> If you are using a relational data base,
> changing one field of one record at a time is
> a good way to run quite slowly. One way to get
> good performance out of RDBs is *batching*.
> Now if you kept the list of N companies *sorted* on increasing
> company_id, and if you had a *batch* of M companies to be
> updated, also in a list sorted on increasing company_id,
> then you can *merge* those two lists and produce a new list
> in O(N+M) time. (This is what old-timers used to do with
> tape drives before even CODASYL data bases.) But if you do
> it one company at a time, it's going to take O(N*M) time.
> If you use a gb_tree, O(lg(N)*M).
> So there is a really serious question about whether you really
> *HAVE* to update one field of one record, or whether you have
> a *batch* of fields, and possibly multiple updates.
> > As for the naming issue ... ok you are right, but does it really matter?
> Yes, it does.
> > At least not as important in my case ...
> > And you are asking me why I am using size_t instead of int, I don't know if I am right, but size_t seems an intended type for array indices,
> (a) It cannot possibly be. C existed long before size_t did.
> (b) The name *tells* you what it's meant for: it is meant for
> the *sizes* of objects.
> (c) Kernighan & Ritchie, "The C programming language", 2nd edition
> consistently uses int for array indexing. But what do they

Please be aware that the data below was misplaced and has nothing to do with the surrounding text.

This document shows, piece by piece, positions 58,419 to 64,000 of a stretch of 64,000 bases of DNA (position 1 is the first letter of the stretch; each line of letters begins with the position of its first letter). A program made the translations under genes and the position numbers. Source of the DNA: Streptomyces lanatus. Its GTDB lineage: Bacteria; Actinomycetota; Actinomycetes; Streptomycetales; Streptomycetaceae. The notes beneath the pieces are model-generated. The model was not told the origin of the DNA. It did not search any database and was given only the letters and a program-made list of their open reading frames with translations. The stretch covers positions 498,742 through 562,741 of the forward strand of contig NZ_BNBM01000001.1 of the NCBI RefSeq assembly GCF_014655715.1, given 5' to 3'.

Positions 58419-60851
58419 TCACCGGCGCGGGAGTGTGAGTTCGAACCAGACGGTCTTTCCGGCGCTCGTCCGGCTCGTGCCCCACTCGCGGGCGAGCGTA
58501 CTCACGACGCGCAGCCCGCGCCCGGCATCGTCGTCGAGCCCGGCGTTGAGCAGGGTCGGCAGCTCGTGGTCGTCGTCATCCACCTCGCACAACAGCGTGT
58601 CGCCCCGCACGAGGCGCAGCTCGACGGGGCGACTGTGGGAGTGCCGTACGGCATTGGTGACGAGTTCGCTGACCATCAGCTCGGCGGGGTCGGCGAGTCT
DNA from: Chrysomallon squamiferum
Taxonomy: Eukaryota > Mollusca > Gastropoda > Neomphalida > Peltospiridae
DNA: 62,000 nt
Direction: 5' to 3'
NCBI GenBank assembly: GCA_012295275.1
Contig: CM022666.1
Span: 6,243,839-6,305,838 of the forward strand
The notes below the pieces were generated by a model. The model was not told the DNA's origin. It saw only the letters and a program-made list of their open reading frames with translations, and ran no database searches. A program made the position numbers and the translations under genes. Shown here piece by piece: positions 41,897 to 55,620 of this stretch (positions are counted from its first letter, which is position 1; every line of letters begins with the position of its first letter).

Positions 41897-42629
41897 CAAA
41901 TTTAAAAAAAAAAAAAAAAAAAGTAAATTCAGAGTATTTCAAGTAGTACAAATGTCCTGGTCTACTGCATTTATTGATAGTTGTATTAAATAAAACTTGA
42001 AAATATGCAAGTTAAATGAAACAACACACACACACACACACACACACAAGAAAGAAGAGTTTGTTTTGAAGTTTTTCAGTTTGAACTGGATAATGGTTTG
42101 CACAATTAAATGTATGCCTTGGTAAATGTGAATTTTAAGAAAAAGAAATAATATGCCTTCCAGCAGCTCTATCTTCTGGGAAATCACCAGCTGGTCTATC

> know? They only invented the language.
> > since it is unassigned,
> I think you mean 'unsigned', and that's actually bad.
> > and codes from google use size_t as well.
> Google invented Go. They did not invent C and are
> not authorities on how it was meant to be used.
> > Try to compile using int, but configure your error level to the most strict mode, turn on "warning as error" option, then you won't get the code compiled.
> I have no idea what you are talking about.
> Code that indexes arrays using int gets through gcc, clang,
> lint, and splint at the highest levels with no warnings.
> Good C compilers warn about using *char* as an array index,
> because the programmer has no way of telling beforehand
> whether char is signed or unsigned, so
> a[(char)255] might or might not involve a negative subscript.
> But invalidating int would mean breaking almost all the C
> code ever written for Unix.
> I just checked the source code for (original) vi, and yep,
> it uses int subscripts, including "tp[-1]", which is not
> actually an unusual thing to do in C (tp being a pointer
> after the beginning of an array), and no usable C compiler is
> going to treat that as an error.
> > So the point is, thanks again for your help, but unfortunately I am getting more confused with too much irrelevant comments.
> How about telling us what the actual requirements really
> actually are?
> How about explaining why you are using a list?
> I advised you to use a gb_tree (or something of that sort).
> Someone else suggested a new-fangled 'map'.
> Both are good suggestions. What's wrong with them?
> How many companies are you carrying information about?